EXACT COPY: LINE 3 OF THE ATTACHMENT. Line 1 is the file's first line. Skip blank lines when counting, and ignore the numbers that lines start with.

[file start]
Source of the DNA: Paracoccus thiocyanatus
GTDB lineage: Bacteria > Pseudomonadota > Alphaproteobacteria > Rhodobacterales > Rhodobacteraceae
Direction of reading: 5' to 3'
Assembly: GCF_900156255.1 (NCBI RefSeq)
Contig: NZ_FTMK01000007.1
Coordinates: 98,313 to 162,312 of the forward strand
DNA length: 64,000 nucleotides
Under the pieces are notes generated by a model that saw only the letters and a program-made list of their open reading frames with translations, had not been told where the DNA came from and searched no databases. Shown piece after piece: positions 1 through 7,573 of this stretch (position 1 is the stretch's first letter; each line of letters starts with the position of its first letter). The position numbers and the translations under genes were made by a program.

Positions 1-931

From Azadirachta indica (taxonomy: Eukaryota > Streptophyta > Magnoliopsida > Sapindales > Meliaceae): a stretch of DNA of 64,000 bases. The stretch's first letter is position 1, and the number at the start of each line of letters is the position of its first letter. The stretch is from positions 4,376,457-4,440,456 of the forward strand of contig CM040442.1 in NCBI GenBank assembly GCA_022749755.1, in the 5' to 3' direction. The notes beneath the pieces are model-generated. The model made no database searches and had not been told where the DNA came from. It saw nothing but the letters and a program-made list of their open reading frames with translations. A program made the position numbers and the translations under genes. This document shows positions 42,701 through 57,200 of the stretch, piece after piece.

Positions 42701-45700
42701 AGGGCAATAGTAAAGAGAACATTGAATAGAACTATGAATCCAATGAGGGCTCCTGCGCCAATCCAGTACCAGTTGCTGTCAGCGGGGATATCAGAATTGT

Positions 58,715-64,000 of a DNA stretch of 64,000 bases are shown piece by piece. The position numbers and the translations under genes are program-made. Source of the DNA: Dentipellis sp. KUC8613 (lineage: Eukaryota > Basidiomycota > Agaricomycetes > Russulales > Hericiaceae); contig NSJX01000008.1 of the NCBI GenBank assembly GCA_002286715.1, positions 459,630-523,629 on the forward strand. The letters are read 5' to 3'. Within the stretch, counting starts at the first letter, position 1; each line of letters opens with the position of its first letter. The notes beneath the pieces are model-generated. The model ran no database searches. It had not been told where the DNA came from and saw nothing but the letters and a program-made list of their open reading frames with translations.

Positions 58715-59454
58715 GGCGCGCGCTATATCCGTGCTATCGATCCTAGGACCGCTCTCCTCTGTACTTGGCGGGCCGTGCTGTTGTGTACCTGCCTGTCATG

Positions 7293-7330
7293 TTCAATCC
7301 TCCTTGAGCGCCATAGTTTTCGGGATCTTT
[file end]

Direction of reading: 5' to 3'